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On Launching a Social Business Startup, Listening to Inner Voices, and How Not to Get Annihilated

Entrepreneurship is a wild ride. In this post, I put some work into chronicling the early experience of launching a social startup.

Stormy waters, big picture perspectives on launching a social startup

What follows is a free write I did on the third day of launch for my new social business project, Basin : Great Lakes. This is:

  • Some path notes
  • Some reflections on anxiety, clarity, and purpose
  • My thoughts on how and why social entrepreneurship works

Also: how not to roll over for belly scratches from the warm hand of Total Annihilation.

Don’t do it.

A conversation with the Kid

“What do you mean, ‘This is what we need’?”

Somehow, the tone of his assertion had caught me. What was this kid asking me exactly—and why was I responding the way I was? There was an emotion here that I hadn’t qualified yet. A visceral response that was… sneaking up on me.

“I think this is a great way to get people together and to really make a difference. You know, people are sick of being preached at. This is a really positive thing you’re doing. It’s going to be really important.”

Huh. The friends and family email I had sent (and that he had read) purposefully de-emphasized the tree hugging nature of our new project. And yet here was this 23-year-old talking to me like I was launching an environmental non-profit.

I did a self-check: this is a for-profit that we’re launching. Our goal is to make money. To be clear: this is primarily an entrepreneurial project.

I asked, “What part of my email gave you that impression?” I was being cautious.

But the kid was already onto a story about being a senior in high school and working on an environmental art project that used only reclaimed materials. It was a tree of some sort, mostly plastic… something about cigarette butts… He was excited, they were all excited at the time, they had a big plan… But the school—uh-huh—revised their expectations.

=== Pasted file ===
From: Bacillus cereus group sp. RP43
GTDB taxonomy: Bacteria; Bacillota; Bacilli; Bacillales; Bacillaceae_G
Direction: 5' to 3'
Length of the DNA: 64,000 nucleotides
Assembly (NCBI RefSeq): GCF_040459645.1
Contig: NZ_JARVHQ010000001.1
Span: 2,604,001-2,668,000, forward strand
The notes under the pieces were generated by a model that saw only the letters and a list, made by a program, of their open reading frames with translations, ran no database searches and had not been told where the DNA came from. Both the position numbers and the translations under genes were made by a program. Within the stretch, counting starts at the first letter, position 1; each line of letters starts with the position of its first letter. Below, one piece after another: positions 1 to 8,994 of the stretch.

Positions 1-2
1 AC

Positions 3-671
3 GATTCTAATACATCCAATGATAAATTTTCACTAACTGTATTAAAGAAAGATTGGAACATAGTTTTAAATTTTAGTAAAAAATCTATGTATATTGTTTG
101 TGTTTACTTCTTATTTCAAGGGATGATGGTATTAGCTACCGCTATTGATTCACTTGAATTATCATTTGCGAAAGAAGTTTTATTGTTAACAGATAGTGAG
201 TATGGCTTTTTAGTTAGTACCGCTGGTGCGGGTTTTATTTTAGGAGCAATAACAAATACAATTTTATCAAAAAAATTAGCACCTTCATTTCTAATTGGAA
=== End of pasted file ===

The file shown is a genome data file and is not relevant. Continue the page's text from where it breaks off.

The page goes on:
“They wanted to stop us before we got too out of hand.” That last part was delivered with a twinge of resentment.

Once I was alone, I pulled up the email. “We’re launching…” blah blah blah. Reading my own words, I came to this sentence:

Our long-term vision is to mobilize positive change around creativity and environment in the most important freshwater region on the planet.

I paused. When I was 23, I was pissed. I could see the environmental and social injustice of the world around me with 20/20 vision. Or at least I thought I could. Now that I’m 36, I realize: I could. The fucker’s do have to pay—the day of reckoning is on us—etc. etc.

And then that emotion hit me square in the solar plexus: pride, happiness, excitement. My chest swelled.

When the kid had said the thing about “It’s going to be really important”, it was as if my inner 23-year-old was delivering the message—and was proud of me. Surprised even: I was going to be alright. I’d made it through my twenties and was still engaged with meaningful work set to change the world.

To be sure, Total Annihilation had knocked on my door from time to time, but at no point did I roll over and let it scratch my belly. I was still here.

The social imperative of business and creativity

In a recent interview with Krista Tippett, poet-philosopher David Whyte said:

I remember reading Ted Hughes when I was young — and he must’ve been young then, too — and having that feeling, a very powerful feeling, that this was language that adults had written who had not forgotten the primary visions and insights of childhood.

Any good work is this way: it seeks to express the sacred visions of youth with the resources of adulthood.

Therefore, it is imperative that we stay bullheaded in seeking answers to the question: “what can I do to make a living for myself and also to maximize benefit for nature and society around me?” There is no such thing, it seems, as a partial answer.

Answer only the first part of the question, you lose your soul. Answer only the second, you lose material and social autonomy.

I believe we can have both. We are a smart monkey—clever, resourceful, creative. What I don’t believe is that answering this question has to be hard for any of us. But it does require us to ask it, to stay bullheaded, curious, and, most importantly, to stay courageous when Total Annihilation comes a-knocking.

You can start by paying attention to an inner voice and end with a gift to the world that you think might just have a chance to change things for the better.

This is not a plug for Basin : Great Lakes, but if you enjoyed this article, I’d love to have you check it out.

For now, we’re launching a simple newsletter with interesting Great Lakes-region stuff from around the internet + a special offer from our community of creators.

If it sounds like something you’d be into, feel free to check it out. If, after reading the newsletter, you still love it, please forward it to friends/family/coworkers.

This is how we grow and this is how we make a difference in the Great Lakes.

Click here for details and to sign up for the newsletter: www.basingreatlakes.com.